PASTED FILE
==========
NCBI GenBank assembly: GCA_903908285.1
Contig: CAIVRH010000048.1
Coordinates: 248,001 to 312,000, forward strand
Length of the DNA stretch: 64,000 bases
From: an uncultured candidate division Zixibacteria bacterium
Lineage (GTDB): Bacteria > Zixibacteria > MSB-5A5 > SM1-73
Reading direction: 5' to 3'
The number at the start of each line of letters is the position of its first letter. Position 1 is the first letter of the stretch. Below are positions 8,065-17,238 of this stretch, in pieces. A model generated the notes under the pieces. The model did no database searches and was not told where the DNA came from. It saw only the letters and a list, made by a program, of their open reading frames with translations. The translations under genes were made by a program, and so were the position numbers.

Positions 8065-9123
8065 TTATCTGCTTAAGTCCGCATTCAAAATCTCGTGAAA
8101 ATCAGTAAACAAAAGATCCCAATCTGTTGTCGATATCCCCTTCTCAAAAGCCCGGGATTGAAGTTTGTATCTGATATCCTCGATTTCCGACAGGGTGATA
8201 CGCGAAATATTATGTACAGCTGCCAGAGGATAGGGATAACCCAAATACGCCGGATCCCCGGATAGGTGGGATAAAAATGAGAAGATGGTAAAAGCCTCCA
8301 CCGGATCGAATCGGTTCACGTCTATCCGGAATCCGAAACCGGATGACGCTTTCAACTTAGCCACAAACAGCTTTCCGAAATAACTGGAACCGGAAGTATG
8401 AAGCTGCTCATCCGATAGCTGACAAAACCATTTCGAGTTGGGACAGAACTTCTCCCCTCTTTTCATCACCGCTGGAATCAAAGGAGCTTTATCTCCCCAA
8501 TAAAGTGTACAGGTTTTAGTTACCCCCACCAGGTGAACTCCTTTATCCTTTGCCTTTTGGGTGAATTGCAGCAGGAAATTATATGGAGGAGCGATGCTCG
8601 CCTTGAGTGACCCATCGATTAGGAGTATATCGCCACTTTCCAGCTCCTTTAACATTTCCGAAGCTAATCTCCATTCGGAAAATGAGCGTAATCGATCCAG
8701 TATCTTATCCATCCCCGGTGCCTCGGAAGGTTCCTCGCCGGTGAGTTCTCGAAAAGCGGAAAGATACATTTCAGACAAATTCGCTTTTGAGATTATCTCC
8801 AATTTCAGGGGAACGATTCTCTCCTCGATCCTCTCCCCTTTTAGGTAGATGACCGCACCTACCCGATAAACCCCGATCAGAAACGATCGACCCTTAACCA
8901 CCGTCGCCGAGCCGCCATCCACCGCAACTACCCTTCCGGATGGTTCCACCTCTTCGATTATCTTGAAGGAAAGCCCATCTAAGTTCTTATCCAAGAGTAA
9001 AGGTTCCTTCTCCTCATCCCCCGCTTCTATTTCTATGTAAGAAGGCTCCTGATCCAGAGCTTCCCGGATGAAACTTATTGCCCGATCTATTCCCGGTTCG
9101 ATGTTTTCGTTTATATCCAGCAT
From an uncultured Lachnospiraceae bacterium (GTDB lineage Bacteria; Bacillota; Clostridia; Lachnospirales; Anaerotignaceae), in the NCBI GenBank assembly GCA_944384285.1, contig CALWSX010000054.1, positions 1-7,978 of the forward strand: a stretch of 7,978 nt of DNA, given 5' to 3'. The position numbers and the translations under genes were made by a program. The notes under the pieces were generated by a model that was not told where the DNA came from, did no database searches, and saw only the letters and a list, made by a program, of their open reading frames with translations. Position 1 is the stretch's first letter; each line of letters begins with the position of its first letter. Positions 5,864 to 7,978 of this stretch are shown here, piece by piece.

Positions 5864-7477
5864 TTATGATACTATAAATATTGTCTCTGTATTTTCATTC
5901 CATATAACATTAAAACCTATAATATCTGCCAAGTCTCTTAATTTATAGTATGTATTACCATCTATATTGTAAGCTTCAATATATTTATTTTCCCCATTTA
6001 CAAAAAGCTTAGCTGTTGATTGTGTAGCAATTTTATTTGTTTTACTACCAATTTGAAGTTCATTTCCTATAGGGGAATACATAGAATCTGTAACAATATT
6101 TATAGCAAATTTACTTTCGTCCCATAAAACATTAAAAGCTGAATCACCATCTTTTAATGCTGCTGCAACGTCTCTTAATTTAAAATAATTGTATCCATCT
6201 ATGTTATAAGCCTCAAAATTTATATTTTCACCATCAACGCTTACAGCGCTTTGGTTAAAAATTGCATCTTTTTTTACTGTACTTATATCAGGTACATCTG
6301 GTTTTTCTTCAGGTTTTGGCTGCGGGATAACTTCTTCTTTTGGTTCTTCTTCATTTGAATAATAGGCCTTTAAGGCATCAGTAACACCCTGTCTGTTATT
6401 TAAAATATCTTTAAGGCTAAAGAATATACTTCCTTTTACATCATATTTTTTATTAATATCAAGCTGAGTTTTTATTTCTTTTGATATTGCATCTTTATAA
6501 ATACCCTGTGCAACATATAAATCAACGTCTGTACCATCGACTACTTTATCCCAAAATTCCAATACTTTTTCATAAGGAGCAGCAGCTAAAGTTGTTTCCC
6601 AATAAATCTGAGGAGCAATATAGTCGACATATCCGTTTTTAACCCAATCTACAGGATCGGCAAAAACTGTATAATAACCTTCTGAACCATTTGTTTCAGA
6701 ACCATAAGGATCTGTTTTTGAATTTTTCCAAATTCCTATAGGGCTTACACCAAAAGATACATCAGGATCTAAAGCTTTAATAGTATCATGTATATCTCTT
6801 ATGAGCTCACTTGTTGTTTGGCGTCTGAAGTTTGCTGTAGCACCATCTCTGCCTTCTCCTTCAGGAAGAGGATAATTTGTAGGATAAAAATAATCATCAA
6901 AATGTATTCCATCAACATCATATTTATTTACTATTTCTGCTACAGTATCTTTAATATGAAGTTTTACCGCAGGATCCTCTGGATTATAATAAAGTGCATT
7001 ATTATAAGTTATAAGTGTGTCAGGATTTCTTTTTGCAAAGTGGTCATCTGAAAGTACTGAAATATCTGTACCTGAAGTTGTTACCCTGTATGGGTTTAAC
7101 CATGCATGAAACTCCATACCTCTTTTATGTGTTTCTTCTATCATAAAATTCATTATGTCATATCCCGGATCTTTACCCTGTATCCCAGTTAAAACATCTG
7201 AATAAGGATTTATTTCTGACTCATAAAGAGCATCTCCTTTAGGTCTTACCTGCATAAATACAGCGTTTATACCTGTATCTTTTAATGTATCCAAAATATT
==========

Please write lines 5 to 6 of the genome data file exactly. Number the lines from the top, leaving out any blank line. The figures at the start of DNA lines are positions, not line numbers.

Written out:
From: an uncultured candidate division Zixibacteria bacterium
Lineage (GTDB): Bacteria > Zixibacteria > MSB-5A5 > SM1-73